Douglas: The Big 12 should’ve followed in the NBA and WNBA’s footsteps

Coach Matt Campbell speaks at the ESPN College GameDay at Iowa State.

Zane Douglas

The COVID-19 pandemic has left the United States struggling with the inclusion of sports being put on the back burner for much of the summer. While sports are an excellent part of society, they certainly weren’t the most important thing to worry about, especially during a pandemic.

However, professional sports leagues across the U.S. have theorized the best ways to come back until less than a month ago, the plans for the NBA, WNBA and MLB went into action. All three leagues planned to play a full season or finish one that had already started.

The MLB has seen issues already with the Miami Marlins missing a ton of games toward the start of the year with the virus spreading through the clubhouse. The St. Louis Cardinals only just started playing again after weeks off to fight the virus traveling among the team.

It has been sloppy, but the NBA and WNBA have not had that problem.

The two professional basketball leagues are running smoothly, enforcing a concept the MLB didn’t: a bubble.

How the bubble works is there are specific courts in a designated place where players will play the necessary games and the players will have to live away from loved ones in a city together with the rest of the league.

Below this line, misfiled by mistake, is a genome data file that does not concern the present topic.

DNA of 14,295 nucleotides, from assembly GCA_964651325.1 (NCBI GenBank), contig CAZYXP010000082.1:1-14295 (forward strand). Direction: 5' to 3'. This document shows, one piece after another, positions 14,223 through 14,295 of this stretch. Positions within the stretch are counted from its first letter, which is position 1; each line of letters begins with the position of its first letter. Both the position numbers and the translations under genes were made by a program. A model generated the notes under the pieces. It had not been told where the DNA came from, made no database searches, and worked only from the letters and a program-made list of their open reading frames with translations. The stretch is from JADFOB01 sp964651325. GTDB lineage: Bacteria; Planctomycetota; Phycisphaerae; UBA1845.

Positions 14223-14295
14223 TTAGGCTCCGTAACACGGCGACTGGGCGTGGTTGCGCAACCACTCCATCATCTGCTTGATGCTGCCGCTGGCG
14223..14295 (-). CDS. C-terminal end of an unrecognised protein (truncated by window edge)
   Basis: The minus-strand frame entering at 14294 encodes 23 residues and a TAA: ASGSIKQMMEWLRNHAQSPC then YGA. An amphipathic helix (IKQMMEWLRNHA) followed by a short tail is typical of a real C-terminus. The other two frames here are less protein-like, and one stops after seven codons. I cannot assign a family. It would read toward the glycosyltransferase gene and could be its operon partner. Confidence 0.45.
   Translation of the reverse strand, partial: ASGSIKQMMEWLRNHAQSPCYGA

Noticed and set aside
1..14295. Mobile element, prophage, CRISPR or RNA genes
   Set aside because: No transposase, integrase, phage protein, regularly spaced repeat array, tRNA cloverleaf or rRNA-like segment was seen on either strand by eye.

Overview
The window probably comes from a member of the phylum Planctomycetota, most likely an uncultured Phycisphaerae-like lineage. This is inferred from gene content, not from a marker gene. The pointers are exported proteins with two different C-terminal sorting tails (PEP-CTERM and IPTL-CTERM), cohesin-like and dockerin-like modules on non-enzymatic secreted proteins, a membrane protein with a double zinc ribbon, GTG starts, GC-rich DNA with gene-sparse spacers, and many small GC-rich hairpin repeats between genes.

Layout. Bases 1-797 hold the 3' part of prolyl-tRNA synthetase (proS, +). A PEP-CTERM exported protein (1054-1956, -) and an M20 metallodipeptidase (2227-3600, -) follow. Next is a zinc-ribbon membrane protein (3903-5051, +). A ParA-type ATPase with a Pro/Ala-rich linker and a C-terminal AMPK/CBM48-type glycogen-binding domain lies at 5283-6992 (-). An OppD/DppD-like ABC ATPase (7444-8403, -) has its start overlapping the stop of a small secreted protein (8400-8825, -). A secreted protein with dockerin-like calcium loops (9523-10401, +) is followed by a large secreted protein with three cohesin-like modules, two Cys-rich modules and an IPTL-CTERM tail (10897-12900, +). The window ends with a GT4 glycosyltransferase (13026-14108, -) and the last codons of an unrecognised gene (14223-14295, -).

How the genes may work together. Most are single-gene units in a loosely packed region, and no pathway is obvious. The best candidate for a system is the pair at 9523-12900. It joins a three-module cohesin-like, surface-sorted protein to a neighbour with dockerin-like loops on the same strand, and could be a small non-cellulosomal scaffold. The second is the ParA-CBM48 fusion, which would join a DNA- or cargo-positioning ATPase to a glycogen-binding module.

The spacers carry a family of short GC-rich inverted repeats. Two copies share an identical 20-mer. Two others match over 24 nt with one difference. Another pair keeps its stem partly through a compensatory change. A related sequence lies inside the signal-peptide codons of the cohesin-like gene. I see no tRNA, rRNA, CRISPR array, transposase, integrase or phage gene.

The NBA — set up in Orlando, Florida — was able to exclude some teams that were eliminated and have only a few games until the playoffs, but the WNBA — set up in Bradenton, Florida — had to shorten a season that had not yet started.

Despite the difference in situations, the common denominator is the bubble, and in both cases, it seems to be working well. Players want to play, and being put in a bubble limits distractions and limits the incentive to leave, especially with each game being more high stakes.

So after a long setup, let’s get to the point of the article. The Big 12 had all summer to plan, multiple leagues started up in the professional world, with different rules and structures. Two of them excelled above the rest. Yet the Big 12 was caught as the swing vote in a seemingly unprepared answer.

The Big 12 had the blueprint for success and it could implement it just fine. A bubble, where teams only play within the conference and players take online classes should’ve been the proposal.

The main issue this brings up is what the student-athletes want and in this scenario they don’t get much of a say. To mitigate that loss, the Big 12 and NCAA needed to work together to establish an opt-out option that doesn’t exhaust any eligibility.

A bubble isn’t perfect and for a lot of student-athletes, coaches and schools it’s not ideal, but what is the alternative? You either concede this season cannot happen safely and comfortably or you do what the Big 12 is doing now, which is try to see if it can push through with a few halfhearted changes to the schedule.

The safety of the student-athletes is the most important issue here, but if the Big 12 wants to treat getting football to happen as nearly as important, then it needs to step up and figure out the safest way to make that happen. There are examples in professional sports and there is really only one clear way to go about this.

The Big 12 overthought it. The season should take place in a bubble.